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I’ve always thought the autumnal equinox was so romantic; the merging of two beautiful seasons for a brief moment. A quick kiss from summer to fall.

The first day of fall generally occurs anytime between September 21st and the 24th.  This year it is Wednesday, September 23rd.

On September 21, 2002, the fall equinox became even more romantic to me, as it marked the day I married Garry and the festivities surrounding the ceremony.

Thirteen years ago today, Garry and I were imagining what our future would hold: where we would live; how many children we would have; and we embarked on what still ranks as our number one vacation, our honeymoon. I was so glad to have a partner for life. Someone with whom at the end, I could look back and reminisce about a lifetime of memories. But, as many of you know, that was not meant to be. I lost Garry to stomach cancer in 2014. So, today was an anniversary without any celebration. It joins the new anniversaries marked in my mind’s calendar; the day of diagnosis, the day we learned of the cancer’s return, the day he died.

It makes me angry that such a beautiful day is now observed with such solemnness. I don’t want everything to be so sad anymore! I want to feel joy. But, as you can imagine, it’s hard not to cry over lost love.

I strongly believe that when tragedy strikes, we need to find something positive to keep us out of the darkness. It’s one of the things that has kept me strong. I face the sadness and then look for some light.

Today, it was hard to meet that mentality. On my anniversary, when one boy has etched a new milestone of entering first grade, and the other keeps telling me he wants to be a daddy when he grows up, I couldn’t find any reason for celebration.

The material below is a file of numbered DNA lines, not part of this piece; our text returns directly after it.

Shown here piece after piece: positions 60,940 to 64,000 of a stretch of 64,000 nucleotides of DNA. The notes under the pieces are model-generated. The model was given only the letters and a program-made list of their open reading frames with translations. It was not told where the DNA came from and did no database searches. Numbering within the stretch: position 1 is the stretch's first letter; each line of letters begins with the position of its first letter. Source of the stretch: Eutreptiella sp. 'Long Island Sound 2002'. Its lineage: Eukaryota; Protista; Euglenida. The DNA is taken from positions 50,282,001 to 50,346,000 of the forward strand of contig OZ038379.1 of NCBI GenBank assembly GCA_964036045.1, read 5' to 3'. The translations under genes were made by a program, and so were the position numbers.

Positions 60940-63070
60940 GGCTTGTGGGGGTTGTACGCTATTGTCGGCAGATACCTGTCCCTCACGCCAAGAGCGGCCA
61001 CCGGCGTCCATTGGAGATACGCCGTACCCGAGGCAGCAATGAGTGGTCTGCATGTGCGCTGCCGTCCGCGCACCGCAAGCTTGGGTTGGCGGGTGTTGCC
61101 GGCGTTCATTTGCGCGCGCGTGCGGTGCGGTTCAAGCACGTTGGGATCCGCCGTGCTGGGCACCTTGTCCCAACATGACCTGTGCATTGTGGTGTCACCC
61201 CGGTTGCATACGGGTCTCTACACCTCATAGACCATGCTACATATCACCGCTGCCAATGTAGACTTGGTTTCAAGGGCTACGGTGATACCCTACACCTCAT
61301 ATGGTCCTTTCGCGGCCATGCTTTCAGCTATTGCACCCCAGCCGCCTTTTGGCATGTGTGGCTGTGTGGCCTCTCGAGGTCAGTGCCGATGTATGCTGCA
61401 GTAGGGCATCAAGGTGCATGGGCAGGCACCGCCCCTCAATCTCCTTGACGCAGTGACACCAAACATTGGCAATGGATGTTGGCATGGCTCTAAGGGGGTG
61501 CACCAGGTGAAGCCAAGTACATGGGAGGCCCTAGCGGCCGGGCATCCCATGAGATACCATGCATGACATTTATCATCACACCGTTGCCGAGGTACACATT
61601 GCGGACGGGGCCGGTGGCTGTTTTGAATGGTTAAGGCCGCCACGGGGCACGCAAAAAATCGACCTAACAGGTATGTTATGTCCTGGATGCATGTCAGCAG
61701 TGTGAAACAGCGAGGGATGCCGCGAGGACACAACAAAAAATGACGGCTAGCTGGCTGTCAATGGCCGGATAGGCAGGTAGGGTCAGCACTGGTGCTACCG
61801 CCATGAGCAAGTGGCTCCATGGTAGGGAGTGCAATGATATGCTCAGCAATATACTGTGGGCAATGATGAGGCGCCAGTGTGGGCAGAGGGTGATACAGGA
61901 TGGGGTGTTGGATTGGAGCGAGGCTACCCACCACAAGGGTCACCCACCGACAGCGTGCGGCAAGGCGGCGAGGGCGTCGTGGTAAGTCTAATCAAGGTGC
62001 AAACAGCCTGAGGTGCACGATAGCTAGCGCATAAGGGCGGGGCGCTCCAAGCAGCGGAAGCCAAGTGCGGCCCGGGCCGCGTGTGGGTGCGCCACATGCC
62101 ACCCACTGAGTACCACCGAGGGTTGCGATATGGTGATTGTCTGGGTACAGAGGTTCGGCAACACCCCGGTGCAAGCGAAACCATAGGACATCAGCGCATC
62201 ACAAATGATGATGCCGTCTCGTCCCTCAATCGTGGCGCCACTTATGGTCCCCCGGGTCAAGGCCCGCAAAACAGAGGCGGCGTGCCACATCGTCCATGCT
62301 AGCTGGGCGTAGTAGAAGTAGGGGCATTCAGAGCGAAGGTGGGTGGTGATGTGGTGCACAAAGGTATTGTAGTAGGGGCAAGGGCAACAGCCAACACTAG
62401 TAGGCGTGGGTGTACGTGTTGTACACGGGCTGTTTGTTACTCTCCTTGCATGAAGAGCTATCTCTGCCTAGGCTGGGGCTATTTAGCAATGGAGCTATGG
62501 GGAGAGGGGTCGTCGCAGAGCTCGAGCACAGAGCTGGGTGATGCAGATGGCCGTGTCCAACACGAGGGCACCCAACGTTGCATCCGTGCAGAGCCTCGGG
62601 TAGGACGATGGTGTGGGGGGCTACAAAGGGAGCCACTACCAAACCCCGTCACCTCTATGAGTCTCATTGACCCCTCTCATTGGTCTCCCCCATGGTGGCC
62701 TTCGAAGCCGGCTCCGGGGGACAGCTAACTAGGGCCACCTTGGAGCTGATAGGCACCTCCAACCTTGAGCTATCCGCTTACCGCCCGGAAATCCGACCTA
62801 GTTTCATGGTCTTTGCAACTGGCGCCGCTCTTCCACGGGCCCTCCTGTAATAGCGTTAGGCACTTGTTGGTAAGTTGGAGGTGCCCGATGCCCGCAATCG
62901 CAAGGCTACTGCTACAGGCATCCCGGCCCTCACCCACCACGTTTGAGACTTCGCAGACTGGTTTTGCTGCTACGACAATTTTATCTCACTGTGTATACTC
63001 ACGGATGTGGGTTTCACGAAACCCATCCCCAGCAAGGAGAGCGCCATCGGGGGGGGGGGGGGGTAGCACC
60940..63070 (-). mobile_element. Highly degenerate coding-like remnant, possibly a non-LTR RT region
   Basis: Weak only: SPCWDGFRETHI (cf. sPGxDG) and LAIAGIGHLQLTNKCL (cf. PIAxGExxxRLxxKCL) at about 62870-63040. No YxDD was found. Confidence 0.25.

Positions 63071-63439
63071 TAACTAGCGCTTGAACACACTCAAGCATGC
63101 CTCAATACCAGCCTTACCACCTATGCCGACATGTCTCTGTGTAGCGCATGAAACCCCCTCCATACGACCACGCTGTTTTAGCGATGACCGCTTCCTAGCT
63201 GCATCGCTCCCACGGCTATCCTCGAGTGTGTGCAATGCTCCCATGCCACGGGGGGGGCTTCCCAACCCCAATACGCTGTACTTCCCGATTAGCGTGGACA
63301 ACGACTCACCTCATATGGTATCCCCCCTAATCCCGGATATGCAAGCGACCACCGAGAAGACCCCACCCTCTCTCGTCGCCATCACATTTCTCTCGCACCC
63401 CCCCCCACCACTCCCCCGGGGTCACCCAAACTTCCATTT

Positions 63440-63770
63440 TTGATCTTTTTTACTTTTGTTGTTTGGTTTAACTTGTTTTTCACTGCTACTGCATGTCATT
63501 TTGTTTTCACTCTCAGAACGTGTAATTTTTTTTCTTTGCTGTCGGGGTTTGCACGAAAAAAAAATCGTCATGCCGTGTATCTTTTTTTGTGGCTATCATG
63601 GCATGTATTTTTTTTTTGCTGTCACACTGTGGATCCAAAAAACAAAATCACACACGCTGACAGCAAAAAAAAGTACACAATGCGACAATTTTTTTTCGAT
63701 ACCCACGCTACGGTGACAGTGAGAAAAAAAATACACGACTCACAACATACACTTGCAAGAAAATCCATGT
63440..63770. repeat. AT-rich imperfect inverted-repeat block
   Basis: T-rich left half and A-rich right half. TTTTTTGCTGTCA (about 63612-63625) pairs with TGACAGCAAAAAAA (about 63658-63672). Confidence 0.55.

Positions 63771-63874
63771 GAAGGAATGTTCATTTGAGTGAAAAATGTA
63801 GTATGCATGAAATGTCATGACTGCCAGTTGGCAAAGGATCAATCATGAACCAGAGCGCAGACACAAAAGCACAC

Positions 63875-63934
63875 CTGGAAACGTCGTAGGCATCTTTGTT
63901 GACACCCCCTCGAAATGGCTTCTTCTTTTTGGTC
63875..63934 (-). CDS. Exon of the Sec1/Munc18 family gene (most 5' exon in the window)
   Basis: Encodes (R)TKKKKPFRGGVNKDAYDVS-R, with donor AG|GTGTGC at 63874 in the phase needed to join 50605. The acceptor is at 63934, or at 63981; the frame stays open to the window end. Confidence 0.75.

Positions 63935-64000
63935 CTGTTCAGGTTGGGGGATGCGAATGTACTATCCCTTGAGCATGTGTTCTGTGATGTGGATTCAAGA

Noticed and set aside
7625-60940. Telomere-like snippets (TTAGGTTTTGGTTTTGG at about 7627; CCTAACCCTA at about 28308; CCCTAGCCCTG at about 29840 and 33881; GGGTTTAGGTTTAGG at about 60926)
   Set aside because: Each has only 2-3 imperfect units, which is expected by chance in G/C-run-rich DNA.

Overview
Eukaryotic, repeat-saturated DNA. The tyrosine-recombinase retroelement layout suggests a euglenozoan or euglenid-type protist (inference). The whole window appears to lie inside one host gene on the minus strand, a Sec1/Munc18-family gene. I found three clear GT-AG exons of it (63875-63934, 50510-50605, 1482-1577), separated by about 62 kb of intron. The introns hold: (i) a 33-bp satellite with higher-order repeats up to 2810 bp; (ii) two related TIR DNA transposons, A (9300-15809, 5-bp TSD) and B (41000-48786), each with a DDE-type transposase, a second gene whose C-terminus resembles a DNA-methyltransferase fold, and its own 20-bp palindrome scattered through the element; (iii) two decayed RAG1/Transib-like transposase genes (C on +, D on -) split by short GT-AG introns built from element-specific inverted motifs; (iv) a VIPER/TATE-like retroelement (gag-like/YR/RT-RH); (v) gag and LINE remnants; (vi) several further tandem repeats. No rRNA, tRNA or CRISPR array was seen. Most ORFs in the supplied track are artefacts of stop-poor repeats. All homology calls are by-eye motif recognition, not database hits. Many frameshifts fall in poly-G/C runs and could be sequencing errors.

Luckily, someone knew just what to say. Early this morning, before the day really began, I received a wonderful message from my mother-in-law. She told me she thinks of today as the day I joined her family. And there it was, the positive side. And, you know what, it is so true. My two sisters-in-law also sent me thoughtful messages, and my father-in-law sent flower. I love Garry’s family. They are my family. I’ve known them since I was 22-years-old. We’ve spent many great times together. I love Garry’s parents, his siblings, their spouses, and their children. I love all of Garry’s friends, many of who I still see regularly. They’ve enriched my life and if I never met Garry, I would never have met them.

Besides becoming a Hennessy, the most wonderful cause for celebration are Rhett and Vincent, our two boys. Our marriage gave me two very special gifts, two boisterous, but special gifts. I’ve learned more about myself since becoming a mother and have felt a love I never knew was possible.

I don’t know what the future will bring. But, just like in 2002, I can visualize what might be. I see two healthy boys, growing, secure with who they are. I see myself, still surrounded by wonderful friends and family. Maybe, eventually, there will even be a second chance for love.

Besides imagining what might be, I do know that every September 21st, I will feel love. I will think fondly of Garry and the 17 years he was part of my life. I will appreciate the greater gifts our marriage gave me. And, because I want to see the beauty in life, I will continue to love to imagine the kiss between summer and fall.

Bench

Thanks for reading,

Jess

You can find copies of our featured artwork, the world famous “The Kiss,” by Gustav Klimt here.

 We hope this Widow’s Column provides hope, support and a sounding board for anyone who has lost a spouse. We know we’re not alone. We want to hear from you. Share your experiences and comments and maybe we can learn, grow, and heal together.

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